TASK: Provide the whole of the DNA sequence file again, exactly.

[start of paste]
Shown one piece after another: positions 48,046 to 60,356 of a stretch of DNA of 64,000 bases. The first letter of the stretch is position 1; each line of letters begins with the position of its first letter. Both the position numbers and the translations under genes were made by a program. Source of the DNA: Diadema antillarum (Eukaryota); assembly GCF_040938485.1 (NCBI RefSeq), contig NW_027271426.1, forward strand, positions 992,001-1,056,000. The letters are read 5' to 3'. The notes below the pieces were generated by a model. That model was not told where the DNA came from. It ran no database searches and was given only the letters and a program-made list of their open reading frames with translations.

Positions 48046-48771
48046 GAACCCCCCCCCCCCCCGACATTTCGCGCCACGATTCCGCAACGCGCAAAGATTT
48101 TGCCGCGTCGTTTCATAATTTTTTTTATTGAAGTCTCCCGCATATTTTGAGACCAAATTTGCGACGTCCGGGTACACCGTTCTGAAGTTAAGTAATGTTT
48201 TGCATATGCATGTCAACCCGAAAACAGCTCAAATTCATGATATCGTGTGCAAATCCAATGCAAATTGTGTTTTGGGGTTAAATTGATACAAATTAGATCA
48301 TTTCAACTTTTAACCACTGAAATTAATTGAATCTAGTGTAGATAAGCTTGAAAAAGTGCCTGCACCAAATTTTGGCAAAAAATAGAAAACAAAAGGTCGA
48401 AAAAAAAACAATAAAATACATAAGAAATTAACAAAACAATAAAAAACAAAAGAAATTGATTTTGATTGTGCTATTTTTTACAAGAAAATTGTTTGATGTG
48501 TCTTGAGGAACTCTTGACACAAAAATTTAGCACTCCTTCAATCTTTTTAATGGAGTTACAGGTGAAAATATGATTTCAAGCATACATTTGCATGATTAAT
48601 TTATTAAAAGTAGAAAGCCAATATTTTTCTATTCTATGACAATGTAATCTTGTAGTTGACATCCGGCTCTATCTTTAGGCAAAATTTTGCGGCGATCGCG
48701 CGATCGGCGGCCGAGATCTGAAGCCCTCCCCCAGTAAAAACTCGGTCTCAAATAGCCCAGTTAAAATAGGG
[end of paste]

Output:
Shown one piece after another: positions 48,046 to 60,356 of a stretch of DNA of 64,000 bases. The first letter of the stretch is position 1; each line of letters begins with the position of its first letter. Both the position numbers and the translations under genes were made by a program. Source of the DNA: Diadema antillarum (Eukaryota); assembly GCF_040938485.1 (NCBI RefSeq), contig NW_027271426.1, forward strand, positions 992,001-1,056,000. The letters are read 5' to 3'. The notes below the pieces were generated by a model. That model was not told where the DNA came from. It ran no database searches and was given only the letters and a program-made list of their open reading frames with translations.

Positions 48046-48771
48046 GAACCCCCCCCCCCCCCGACATTTCGCGCCACGATTCCGCAACGCGCAAAGATTT
48101 TGCCGCGTCGTTTCATAATTTTTTTTATTGAAGTCTCCCGCATATTTTGAGACCAAATTTGCGACGTCCGGGTACACCGTTCTGAAGTTAAGTAATGTTT
48201 TGCATATGCATGTCAACCCGAAAACAGCTCAAATTCATGATATCGTGTGCAAATCCAATGCAAATTGTGTTTTGGGGTTAAATTGATACAAATTAGATCA
48301 TTTCAACTTTTAACCACTGAAATTAATTGAATCTAGTGTAGATAAGCTTGAAAAAGTGCCTGCACCAAATTTTGGCAAAAAATAGAAAACAAAAGGTCGA
48401 AAAAAAAACAATAAAATACATAAGAAATTAACAAAACAATAAAAAACAAAAGAAATTGATTTTGATTGTGCTATTTTTTACAAGAAAATTGTTTGATGTG
48501 TCTTGAGGAACTCTTGACACAAAAATTTAGCACTCCTTCAATCTTTTTAATGGAGTTACAGGTGAAAATATGATTTCAAGCATACATTTGCATGATTAAT
48601 TTATTAAAAGTAGAAAGCCAATATTTTTCTATTCTATGACAATGTAATCTTGTAGTTGACATCCGGCTCTATCTTTAGGCAAAATTTTGCGGCGATCGCG
48701 CGATCGGCGGCCGAGATCTGAAGCCCTCCCCCAGTAAAAACTCGGTCTCAAATAGCCCAGTTAAAATAGGG